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Learning Health Systems to Bridge the Evidence-Policy-Practice Gap in Primary Health Care: Lessons From the African Health Initiative

September 15, 2022

The authors provide a brief history of the African Health Initiative and introduce the articles of the Global Health: Science and Practice journal supplement, highlighting the importance of evidence-based interventions (EBI) in global health and summarizing key takeaways.

Using Health Systems and Policy Research to Achieve Universal Health Coverage in Ghana

September 15, 2022

Ghana is positioned to become the first country in sub-Saharan Africa to implement universal health coverage based on nationwide expansion of geographic access through the Community-based Health Planning and Services initiative. This achievement is the outcome of 3 decades of implementation research that health authorities have used for guiding the development of its primary health care program. This implementation research process has comprised Ghana's official endorsement of the 1978 Alma Ata Declaration, leading to the institutionalization of evidence relevant to the strategic design of primary health care and national health insurance policies and services. Rather than relying solely upon the dissemination of project results, Ghana has embraced a continuous and systemic process of knowledge capture, curation, and utilization of evidence in expanding geographic access by a massive expansion in the number of community health service points that has taken decades. A multisectoral approach has been pursued that has involved the creation of systematic partnerships that included all levels of the political system, local development officials, community groups and social networks, multiple university-based disciplines, external development partners, and donors. However, efforts to achieve high levels of financial access through the roll-out of the National Health Insurance Scheme have proceeded at a less consistent pace and been fraught with many challenges. As a result, financial access has been less comprehensive than geographical access despite sequential reforms having been made to both programs. The legacy of activities and current research on primary health care and national health insurance are reviewed together with unaddressed priorities that merit attention in the future. Factors that have facilitated or impeded progress with research utilization are reviewed and implications for health systems strengthening in Ghana and elsewhere in Africa and globally are discussed.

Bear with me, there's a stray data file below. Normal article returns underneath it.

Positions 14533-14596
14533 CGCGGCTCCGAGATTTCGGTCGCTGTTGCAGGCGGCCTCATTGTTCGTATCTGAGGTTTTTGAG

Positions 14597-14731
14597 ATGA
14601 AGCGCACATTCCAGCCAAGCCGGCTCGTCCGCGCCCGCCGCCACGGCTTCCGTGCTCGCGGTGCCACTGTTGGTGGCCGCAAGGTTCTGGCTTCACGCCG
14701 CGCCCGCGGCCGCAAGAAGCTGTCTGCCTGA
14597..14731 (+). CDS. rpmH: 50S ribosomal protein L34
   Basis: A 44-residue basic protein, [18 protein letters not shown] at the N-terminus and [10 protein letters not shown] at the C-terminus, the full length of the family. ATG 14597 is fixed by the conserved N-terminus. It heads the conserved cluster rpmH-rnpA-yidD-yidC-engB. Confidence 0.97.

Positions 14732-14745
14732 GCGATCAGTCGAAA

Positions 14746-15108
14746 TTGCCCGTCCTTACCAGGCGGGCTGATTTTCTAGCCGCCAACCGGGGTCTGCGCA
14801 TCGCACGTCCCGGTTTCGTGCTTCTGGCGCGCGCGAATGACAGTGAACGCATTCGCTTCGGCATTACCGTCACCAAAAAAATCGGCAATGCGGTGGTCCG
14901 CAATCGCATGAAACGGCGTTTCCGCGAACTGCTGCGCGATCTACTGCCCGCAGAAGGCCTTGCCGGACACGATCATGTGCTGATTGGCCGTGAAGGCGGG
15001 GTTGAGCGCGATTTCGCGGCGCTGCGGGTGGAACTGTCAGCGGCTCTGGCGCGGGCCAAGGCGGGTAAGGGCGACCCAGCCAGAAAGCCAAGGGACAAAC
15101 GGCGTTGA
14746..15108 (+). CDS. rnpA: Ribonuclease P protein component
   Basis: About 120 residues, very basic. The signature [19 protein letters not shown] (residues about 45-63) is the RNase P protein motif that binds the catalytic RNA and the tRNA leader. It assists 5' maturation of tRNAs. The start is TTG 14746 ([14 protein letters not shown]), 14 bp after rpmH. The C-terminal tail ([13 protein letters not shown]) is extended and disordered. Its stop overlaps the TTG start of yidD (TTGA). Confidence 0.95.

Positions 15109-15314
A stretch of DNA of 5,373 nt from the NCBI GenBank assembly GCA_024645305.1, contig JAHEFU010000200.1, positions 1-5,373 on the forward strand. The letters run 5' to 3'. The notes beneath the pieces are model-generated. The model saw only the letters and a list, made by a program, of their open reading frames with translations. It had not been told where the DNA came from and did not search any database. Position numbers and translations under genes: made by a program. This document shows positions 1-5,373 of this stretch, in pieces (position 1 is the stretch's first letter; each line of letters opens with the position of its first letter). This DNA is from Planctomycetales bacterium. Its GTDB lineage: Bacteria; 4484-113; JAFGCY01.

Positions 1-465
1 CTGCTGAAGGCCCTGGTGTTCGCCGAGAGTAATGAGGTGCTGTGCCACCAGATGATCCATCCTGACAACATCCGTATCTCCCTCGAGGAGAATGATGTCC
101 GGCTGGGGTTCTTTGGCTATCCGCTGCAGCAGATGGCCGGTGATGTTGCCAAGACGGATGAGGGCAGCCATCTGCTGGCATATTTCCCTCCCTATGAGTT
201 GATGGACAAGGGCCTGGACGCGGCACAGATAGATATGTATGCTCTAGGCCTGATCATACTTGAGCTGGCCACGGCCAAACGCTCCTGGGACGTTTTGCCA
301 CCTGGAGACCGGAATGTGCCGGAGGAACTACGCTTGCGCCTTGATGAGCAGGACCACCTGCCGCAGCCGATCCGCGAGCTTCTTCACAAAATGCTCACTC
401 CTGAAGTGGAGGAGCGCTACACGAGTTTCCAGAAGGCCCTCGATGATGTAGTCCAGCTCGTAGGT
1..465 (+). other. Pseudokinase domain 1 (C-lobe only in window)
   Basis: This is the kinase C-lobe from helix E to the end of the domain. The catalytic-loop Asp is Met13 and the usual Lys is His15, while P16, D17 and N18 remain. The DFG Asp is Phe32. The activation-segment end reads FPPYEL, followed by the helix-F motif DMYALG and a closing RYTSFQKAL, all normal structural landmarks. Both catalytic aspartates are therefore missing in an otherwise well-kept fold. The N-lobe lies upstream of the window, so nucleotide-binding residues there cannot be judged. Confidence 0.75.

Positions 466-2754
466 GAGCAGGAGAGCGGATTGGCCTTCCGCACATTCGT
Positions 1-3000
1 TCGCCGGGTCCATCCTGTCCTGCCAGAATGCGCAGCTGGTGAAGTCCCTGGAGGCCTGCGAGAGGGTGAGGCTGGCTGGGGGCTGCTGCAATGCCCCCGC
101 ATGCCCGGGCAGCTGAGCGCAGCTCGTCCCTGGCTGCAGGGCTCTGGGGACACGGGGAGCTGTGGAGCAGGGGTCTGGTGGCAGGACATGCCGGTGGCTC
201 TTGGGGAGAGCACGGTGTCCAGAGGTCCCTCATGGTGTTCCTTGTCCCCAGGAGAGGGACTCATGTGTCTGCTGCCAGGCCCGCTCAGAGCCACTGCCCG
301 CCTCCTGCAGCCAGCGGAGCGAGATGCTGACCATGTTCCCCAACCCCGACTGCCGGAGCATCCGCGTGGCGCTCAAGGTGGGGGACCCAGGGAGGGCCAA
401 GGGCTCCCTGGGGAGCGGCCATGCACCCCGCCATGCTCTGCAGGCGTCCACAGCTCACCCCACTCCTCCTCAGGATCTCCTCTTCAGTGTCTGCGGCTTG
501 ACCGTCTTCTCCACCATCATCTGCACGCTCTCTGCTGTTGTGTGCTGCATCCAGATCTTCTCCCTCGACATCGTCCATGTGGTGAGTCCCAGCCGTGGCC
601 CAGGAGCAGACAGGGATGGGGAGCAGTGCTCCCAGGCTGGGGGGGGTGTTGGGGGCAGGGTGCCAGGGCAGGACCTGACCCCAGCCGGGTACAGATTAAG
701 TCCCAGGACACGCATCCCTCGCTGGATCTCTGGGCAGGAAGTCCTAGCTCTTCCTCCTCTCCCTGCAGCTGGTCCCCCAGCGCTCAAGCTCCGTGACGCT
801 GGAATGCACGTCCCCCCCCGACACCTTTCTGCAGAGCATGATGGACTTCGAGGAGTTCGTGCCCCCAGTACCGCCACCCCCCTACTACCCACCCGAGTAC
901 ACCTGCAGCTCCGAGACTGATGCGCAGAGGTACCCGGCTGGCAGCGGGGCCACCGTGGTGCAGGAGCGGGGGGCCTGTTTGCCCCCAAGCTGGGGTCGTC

Approaches to Ensuring and Improving Quality in the Context of Health System Strengthening: a Cross-site Analysis of the five African Health Initiative Partnership Programs

May 15, 2013

Background: Integrated into the work in health systems strengthening (HSS) is a growing focus on the importance of ensuring quality of the services delivered and systems which support them. Understanding how to define and measure quality in the different key World Health Organization building blocks is critical to providing the information needed to address gaps and identify models for replication.Description of approaches: We describe the approaches to defining and improving quality across the five country programs funded through the Doris Duke Charitable Foundation African Health Initiative. While each program has independently developed and implemented country-specific approaches to strengthening health systems, they all included quality of services and systems as a core principle. We describe the differences and similarities across the programs in defining and improving quality as an embedded process essential for HSS to achieve the goal of improved population health. The programs measured quality across most or all of the six WHO building blocks, with specific areas of overlap in improving quality falling into four main categories: 1) defining and measuring quality; 2) ensuring data quality, and building capacity for data use for decision making and response to quality measurements; 3) strengthened supportive supervision and/or mentoring; and 4) operational research to understand the factors associated with observed variation in quality.Conclusions: Learning the value and challenges of these approaches to measuring and improving quality across the key components of HSS as the projects continue their work will help inform similar efforts both now and in the future to ensure quality across the critical components of a health system and the impact on population health.